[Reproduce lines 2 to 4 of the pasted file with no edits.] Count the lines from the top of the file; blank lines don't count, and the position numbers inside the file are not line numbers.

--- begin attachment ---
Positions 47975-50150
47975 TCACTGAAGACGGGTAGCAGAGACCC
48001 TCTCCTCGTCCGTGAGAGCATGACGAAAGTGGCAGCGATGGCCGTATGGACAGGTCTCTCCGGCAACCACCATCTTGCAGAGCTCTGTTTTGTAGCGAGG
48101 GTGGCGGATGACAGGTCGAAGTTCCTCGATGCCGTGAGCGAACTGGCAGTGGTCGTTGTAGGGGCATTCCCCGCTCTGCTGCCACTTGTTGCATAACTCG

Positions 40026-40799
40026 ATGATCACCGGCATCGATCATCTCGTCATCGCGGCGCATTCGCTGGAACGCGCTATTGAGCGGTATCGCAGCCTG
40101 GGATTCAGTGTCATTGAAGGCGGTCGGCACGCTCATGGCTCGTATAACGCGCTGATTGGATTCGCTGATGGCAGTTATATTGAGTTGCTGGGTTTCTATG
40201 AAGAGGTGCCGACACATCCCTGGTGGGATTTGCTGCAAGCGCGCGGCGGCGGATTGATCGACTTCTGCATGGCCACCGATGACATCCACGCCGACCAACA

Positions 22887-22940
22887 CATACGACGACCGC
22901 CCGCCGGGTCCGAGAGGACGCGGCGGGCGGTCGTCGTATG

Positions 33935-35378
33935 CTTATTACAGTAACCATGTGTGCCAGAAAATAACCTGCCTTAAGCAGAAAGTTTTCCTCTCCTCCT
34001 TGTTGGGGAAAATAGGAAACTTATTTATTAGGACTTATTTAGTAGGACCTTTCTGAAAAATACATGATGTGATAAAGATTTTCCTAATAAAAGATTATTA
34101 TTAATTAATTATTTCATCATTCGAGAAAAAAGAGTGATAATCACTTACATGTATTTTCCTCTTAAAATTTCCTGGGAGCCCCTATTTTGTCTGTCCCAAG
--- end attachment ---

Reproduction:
47975 TCACTGAAGACGGGTAGCAGAGACCC
48001 TCTCCTCGTCCGTGAGAGCATGACGAAAGTGGCAGCGATGGCCGTATGGACAGGTCTCTCCGGCAACCACCATCTTGCAGAGCTCTGTTTTGTAGCGAGG
48101 GTGGCGGATGACAGGTCGAAGTTCCTCGATGCCGTGAGCGAACTGGCAGTGGTCGTTGTAGGGGCATTCCCCGCTCTGCTGCCACTTGTTGCATAACTCG